So I went to the Quins-Manly game at The Stoop today for the offically titled London Rugby League Challenge and had a thoroughly enjoyable day. Manly ended up running out 34-26 victors, but only after Harlequins had ran out to a 20-0 lead. Given the circumstances and the quality of the opposition, and the fact that I’ve seen them give up comparable leads in more meaningful games, I don’t think they should feel too disheartened.
Essentially the game was actually two games in one. In the first half a full-strength Quins side took on a group mostly made up of Manly reserves or usual interchange players, and certainly the backs the only real mainstays present were Michael Robertson and David Williams. Manly didn’t really offer much threat whilst Quins went through a few spells of offering loads, and wen’t 14-0 up in what seemed like a five minute period (they certainly scored off back-to-back tackles, as Manly conceded right off a kick-off when Luke Dorn went wide straight away to Will Sharp, who broke around David Williams and fed Chad Randall to go under the posts). Manly’s attack seemed devoid of any creativity and their kicking game was one-dinensional (and their ploy of putting up high bombs seemed misjudged when Jon Wells covered them all admirably). At half-time, Quins found themselves with a twenty point lead against the NRL champions.
Then I noticed Jamie Lyon, Matt Orford, Steve Matai and Brett Stewart (to name but a few) warming up (to this point having not been seen at all) and I realised that this game was far from over. Add to that the fact that Brian McDermott did the opposite, taking off several of his starters and giving some new recruits the chance to show what they could do, and it seemed like everything now ran in reverse, with Manly’s 1sts completely tearing apart the Quins 2nds. Actually, that’s not quite fair; what really impressed me about Manly was that for a side still essentially in preseason mode they were extremely clinical. Steve Matai gave Tony Clubb problems consistently, and Brett Stewart added a threat from deep missing up to that point. With Matai and Jamie Lyon both throwing out wonder passes to put people over the Quins advantage was overtaken in no time. It’s to Quins’ credit that they got a try in the second half, because the defensive effort of Manly also stepped up a few gears in the second stanza.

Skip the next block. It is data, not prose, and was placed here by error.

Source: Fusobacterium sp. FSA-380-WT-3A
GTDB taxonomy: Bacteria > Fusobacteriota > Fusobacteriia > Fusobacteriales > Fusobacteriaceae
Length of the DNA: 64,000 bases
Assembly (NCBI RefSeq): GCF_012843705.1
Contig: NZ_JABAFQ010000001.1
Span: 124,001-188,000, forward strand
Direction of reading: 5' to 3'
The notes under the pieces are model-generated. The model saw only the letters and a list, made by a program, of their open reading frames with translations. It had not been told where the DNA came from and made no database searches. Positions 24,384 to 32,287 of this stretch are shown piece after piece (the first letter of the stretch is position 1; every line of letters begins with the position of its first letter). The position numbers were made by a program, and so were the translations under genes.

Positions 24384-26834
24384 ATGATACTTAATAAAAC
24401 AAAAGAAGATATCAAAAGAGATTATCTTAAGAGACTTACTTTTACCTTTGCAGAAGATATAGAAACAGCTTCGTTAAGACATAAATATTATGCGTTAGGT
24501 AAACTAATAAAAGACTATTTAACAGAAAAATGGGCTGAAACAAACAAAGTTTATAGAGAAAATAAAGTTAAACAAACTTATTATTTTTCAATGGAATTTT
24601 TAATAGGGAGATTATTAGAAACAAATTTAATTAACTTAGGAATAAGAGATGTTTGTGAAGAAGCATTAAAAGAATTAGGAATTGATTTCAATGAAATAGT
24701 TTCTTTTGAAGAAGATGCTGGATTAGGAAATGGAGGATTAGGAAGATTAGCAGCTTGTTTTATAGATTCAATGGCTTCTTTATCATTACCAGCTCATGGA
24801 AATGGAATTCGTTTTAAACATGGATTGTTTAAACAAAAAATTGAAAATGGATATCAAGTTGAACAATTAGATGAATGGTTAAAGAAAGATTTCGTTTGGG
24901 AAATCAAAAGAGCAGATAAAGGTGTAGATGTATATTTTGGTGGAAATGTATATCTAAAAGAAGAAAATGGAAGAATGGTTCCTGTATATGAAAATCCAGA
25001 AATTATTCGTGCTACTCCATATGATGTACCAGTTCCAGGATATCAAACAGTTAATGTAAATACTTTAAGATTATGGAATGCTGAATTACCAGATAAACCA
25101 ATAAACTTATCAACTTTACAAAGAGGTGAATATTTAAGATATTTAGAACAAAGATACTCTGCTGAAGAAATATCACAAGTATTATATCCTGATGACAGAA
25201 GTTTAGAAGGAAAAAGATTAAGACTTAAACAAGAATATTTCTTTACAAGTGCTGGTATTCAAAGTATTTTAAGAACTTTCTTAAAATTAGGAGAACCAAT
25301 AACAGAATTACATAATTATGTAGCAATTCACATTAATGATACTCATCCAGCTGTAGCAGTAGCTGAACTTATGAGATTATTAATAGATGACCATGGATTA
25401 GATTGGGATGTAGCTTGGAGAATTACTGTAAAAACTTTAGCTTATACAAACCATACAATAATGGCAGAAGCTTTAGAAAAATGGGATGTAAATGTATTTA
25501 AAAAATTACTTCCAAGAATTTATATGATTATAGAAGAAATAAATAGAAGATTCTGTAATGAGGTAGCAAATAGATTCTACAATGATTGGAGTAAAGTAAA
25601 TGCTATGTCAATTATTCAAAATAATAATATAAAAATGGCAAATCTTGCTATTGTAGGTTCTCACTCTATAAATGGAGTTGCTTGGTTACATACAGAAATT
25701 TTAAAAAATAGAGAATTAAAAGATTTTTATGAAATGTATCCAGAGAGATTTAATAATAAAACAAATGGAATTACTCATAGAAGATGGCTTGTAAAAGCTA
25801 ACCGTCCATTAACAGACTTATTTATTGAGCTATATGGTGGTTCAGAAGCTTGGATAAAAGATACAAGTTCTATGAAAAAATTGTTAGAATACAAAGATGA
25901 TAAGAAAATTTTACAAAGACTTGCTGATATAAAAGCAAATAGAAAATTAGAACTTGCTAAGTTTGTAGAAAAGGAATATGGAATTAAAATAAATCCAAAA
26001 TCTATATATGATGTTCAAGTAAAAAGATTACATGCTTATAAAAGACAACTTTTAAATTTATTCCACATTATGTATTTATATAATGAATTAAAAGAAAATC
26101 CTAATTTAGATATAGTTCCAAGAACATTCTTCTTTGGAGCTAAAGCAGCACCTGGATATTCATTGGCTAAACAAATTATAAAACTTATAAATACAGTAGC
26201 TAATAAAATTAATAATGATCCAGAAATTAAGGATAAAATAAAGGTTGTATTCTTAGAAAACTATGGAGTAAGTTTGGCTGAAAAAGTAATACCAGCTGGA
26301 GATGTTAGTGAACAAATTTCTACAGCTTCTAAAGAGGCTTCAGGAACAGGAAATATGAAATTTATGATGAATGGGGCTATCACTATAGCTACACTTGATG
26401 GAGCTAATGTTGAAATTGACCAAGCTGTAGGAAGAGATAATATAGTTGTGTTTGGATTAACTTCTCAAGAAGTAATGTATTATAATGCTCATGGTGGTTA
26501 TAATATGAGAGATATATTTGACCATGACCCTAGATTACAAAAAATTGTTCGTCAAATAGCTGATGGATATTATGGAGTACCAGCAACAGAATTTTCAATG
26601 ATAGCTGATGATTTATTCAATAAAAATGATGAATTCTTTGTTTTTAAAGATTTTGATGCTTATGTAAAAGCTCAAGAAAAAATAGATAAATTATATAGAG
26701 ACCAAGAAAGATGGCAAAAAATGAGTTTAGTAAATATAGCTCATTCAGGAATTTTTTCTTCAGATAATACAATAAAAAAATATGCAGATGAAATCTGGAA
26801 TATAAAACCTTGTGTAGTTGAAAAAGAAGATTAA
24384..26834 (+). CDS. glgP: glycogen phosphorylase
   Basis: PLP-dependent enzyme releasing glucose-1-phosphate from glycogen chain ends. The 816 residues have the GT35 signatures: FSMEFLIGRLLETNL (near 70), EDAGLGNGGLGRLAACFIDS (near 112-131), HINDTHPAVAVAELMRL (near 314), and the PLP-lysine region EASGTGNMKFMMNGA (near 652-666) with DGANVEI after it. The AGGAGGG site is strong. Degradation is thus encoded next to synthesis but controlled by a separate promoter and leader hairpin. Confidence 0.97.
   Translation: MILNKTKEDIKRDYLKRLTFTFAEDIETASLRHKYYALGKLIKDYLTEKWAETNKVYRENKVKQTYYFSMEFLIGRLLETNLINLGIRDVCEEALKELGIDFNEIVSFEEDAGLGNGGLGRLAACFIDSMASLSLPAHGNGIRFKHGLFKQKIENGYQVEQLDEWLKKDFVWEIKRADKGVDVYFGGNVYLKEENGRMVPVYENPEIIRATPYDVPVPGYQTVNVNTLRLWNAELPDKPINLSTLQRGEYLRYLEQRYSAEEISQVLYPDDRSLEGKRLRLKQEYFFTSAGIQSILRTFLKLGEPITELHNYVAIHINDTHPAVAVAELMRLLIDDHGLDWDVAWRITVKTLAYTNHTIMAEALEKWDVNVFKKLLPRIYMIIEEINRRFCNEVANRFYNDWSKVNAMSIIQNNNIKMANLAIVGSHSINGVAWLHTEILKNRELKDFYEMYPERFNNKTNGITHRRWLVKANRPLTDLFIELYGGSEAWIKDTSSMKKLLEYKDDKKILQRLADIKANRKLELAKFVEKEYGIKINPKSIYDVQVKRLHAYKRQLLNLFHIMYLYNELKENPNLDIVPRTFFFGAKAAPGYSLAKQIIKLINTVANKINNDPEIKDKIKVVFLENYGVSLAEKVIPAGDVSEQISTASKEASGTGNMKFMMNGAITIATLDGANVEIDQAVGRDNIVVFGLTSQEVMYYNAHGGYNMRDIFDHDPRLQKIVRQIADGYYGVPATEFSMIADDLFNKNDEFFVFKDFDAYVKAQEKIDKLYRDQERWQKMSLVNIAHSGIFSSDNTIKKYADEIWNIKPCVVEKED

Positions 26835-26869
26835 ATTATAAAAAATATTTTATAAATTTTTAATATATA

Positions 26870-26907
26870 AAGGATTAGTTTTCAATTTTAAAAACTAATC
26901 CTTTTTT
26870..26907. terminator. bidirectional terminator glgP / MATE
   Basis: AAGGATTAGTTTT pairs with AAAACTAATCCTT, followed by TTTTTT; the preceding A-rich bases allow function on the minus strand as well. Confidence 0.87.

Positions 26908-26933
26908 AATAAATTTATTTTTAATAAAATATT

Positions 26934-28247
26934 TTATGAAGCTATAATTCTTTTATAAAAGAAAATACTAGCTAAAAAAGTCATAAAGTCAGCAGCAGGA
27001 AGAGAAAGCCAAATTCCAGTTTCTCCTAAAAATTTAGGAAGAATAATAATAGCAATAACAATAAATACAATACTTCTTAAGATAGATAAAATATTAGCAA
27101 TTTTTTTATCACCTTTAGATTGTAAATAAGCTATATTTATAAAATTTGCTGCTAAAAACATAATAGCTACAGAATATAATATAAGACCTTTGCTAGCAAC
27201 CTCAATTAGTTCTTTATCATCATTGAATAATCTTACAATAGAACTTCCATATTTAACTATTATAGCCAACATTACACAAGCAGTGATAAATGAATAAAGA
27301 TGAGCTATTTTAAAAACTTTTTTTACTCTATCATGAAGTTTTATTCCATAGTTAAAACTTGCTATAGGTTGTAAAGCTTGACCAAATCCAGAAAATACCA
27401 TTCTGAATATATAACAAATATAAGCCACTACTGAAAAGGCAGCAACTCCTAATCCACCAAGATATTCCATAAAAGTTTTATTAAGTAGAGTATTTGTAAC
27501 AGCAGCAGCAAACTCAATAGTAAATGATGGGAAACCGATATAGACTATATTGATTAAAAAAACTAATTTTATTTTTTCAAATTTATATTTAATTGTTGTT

If Manly play like they did in the second half today in the World Club Challenge then Leeds have got a real struggle on their hands. However, if they play like they did in the first half then Leeds will rip them apart. I’m expecting them to be a lot nearer to the second half performance. As for Quins, it was hard to fault the first half but I’m sure Brian McDermott will be disappointed with the drop-off in the second half, where they did Manly a favour by being unable to maintain the defensive pressure they had applied before. Squad depth has always been an issue with Quins, although it seems a little unfair to judge this squad when the reserves suddenly had to play against a side loaded with fresh internationals.
If Leeds are looking for any potential weaknesses then I didn’t really see any in attack, as Manly exploited Quins’ defensive errors ruthlessly. In defense though they did seem a bit susceptible to the grubber kick close to the line. Manly seemed to be employing a high-octane version of the umbrella defense system, which is usually high-risk for high-reward, but it’s hard to change momentum when charging forward and Quins were even able to use the grubber kick effectively in the second half when Manly had their good players on. Nonetheless, Leeds have definitely got their hands full next Sunday.